Running in Regent’s Park, London

March 16, 2022

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This post is part of our Best Parks for Running in London series – put together by our dedicated running clinic team.

Regent’s Park has it all when it comes to a good decent central London park.

There is always an opportunity to find new and interesting areas of the park every time you explore it. At the top end of the park you can spot some of the exotic animals at London Zoo. There is a large open field in the middle which is used for sport over the weekends. The southern end has a lake where you can hire a row boat for your post run paddle, a rose garden collection and a Japanese garden to get lost in.

Running around the outside gives views of some of the more expensive London properties, especially along the eastern perimeter. It is an ever changing landscape as you run your way through the park.

Regent’s Park provides you with ample trail running, road running, casual running or power walking, you can really do it all in this park. 

Depending on where you enter the park there are a number of cafes and restaurants spread throughout. The boathouse cafe is near the Baker St entrance, while you have the Broadwalk cafe in the centre of the park. The espresso bar close to the Regent St end is also your best bet for toilet facilities which are found conveniently next door. However, you will find toilet facilities spread throughout.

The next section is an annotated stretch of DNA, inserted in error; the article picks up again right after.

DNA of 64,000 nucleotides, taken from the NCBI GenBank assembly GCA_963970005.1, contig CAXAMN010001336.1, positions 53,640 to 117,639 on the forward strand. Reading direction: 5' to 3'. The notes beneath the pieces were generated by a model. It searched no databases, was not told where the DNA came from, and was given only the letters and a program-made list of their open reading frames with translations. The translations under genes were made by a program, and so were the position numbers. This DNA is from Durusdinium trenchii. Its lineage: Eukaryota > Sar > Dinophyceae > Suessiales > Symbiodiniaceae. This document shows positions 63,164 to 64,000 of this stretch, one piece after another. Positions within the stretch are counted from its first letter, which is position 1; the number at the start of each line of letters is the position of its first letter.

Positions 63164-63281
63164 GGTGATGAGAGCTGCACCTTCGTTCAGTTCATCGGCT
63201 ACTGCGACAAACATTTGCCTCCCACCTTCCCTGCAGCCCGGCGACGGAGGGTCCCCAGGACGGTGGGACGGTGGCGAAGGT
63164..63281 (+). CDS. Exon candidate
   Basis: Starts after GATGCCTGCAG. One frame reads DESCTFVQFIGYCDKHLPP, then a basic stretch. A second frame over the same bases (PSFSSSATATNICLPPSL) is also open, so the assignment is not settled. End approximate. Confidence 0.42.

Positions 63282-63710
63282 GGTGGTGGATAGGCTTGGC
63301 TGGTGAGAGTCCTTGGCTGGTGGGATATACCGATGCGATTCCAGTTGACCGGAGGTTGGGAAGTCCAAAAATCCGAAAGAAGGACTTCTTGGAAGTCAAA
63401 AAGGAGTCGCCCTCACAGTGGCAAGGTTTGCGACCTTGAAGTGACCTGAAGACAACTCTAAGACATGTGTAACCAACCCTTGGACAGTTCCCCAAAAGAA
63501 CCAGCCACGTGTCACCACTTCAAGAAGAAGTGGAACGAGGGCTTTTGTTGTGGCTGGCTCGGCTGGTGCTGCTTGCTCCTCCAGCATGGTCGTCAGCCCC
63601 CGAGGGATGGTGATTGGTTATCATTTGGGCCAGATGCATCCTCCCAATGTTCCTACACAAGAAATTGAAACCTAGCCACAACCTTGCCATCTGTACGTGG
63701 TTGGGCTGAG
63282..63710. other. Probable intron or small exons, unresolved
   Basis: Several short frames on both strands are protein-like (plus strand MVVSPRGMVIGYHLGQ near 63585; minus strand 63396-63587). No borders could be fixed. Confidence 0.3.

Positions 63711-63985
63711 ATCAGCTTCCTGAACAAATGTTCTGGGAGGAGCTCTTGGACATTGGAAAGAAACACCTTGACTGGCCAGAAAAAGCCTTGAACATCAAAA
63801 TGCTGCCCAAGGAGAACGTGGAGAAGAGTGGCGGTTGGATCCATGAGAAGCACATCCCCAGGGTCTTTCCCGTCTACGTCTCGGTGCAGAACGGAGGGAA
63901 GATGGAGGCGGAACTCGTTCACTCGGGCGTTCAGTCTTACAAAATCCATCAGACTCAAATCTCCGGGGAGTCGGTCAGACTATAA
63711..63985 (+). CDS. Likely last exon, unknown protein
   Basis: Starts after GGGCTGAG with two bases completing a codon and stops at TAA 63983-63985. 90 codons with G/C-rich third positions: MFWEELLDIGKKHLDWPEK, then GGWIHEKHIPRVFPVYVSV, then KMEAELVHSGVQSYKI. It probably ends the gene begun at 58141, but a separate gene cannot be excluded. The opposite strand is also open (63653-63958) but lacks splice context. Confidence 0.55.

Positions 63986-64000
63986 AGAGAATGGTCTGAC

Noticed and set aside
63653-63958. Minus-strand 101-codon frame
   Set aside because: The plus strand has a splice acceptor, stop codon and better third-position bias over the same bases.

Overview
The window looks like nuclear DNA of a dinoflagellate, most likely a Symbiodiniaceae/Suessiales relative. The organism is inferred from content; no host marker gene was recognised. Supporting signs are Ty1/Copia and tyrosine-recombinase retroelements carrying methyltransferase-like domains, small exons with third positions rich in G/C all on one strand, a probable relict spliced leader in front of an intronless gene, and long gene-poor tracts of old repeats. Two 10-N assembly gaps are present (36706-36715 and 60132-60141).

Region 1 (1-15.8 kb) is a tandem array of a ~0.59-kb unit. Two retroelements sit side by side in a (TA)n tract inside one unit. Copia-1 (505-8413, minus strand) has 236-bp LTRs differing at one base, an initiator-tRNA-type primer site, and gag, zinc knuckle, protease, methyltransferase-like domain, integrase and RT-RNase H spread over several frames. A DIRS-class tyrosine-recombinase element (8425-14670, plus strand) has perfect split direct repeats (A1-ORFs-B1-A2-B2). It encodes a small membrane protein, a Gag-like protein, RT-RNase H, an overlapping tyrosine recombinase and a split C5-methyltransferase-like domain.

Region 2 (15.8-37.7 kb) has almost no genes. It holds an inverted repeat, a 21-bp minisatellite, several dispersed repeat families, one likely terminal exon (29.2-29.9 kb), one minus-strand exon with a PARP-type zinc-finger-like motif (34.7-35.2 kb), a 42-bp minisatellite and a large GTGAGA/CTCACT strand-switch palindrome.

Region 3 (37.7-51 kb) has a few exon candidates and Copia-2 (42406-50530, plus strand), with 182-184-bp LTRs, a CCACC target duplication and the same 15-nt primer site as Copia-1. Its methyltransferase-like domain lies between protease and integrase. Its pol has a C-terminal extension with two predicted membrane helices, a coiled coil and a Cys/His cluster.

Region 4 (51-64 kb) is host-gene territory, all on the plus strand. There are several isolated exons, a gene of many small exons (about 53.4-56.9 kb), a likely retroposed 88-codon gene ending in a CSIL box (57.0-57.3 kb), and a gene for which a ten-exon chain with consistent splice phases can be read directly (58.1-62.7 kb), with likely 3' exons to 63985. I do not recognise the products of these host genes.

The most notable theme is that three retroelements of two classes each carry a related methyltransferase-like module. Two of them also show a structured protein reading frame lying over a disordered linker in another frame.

If a more substantial meal is needed then check out Regent’s Bar and Kitchen which has a nice outdoor area to sit and relax in while enjoying your post-run meal. 

Getting to Regent’s Park

Regent’s Park is very well connected, due to its location and size of the park. See below for a list of the train and tube stations connecting the park. 

  1. London Euston train station – A 15min walk from the south eastern entrance to the park (0.8miles), this train station services national rail services as well as Northern and Victoria underground lines. 
  2. Regent’s Park Station (Bakerloo line) – 30s walk from the South eastern entrance